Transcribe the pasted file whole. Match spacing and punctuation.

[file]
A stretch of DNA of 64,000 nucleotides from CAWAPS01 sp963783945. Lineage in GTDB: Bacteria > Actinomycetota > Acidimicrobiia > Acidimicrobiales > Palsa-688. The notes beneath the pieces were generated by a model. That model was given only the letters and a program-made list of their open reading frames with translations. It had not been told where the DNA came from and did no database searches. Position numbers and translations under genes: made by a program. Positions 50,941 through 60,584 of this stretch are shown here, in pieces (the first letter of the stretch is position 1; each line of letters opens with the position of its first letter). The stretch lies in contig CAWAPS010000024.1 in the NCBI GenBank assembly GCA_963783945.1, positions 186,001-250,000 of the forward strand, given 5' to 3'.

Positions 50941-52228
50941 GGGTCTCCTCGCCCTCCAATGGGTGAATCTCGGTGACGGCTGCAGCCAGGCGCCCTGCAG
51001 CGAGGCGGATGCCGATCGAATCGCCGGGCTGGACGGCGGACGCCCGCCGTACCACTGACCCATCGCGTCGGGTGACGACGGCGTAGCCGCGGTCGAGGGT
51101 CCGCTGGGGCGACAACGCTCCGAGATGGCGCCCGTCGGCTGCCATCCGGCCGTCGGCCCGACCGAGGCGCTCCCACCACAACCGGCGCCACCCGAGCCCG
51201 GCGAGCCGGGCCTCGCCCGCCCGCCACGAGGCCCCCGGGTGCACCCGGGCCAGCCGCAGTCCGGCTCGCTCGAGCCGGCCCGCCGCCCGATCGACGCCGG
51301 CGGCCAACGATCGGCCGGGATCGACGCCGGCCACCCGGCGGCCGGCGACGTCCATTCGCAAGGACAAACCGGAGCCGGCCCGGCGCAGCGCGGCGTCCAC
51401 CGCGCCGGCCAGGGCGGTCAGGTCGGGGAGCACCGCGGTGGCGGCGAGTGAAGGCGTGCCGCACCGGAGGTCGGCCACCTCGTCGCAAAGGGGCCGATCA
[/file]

A stretch of DNA of 64,000 nucleotides from CAWAPS01 sp963783945. Lineage in GTDB: Bacteria > Actinomycetota > Acidimicrobiia > Acidimicrobiales > Palsa-688. The notes beneath the pieces were generated by a model. That model was given only the letters and a program-made list of their open reading frames with translations. It had not been told where the DNA came from and did no database searches. Position numbers and translations under genes: made by a program. Positions 50,941 through 60,584 of this stretch are shown here, in pieces (the first letter of the stretch is position 1; each line of letters opens with the position of its first letter). The stretch lies in contig CAWAPS010000024.1 in the NCBI GenBank assembly GCA_963783945.1, positions 186,001-250,000 of the forward strand, given 5' to 3'.

Positions 50941-52228
50941 GGGTCTCCTCGCCCTCCAATGGGTGAATCTCGGTGACGGCTGCAGCCAGGCGCCCTGCAG
51001 CGAGGCGGATGCCGATCGAATCGCCGGGCTGGACGGCGGACGCCCGCCGTACCACTGACCCATCGCGTCGGGTGACGACGGCGTAGCCGCGGTCGAGGGT
51101 CCGCTGGGGCGACAACGCTCCGAGATGGCGCCCGTCGGCTGCCATCCGGCCGTCGGCCCGACCGAGGCGCTCCCACCACAACCGGCGCCACCCGAGCCCG
51201 GCGAGCCGGGCCTCGCCCGCCCGCCACGAGGCCCCCGGGTGCACCCGGGCCAGCCGCAGTCCGGCTCGCTCGAGCCGGCCCGCCGCCCGATCGACGCCGG
51301 CGGCCAACGATCGGCCGGGATCGACGCCGGCCACCCGGCGGCCGGCGACGTCCATTCGCAAGGACAAACCGGAGCCGGCCCGGCGCAGCGCGGCGTCCAC
51401 CGCGCCGGCCAGGGCGGTCAGGTCGGGGAGCACCGCGGTGGCGGCGAGTGAAGGCGTGCCGCACCGGAGGTCGGCCACCTCGTCGCAAAGGGGCCGATCA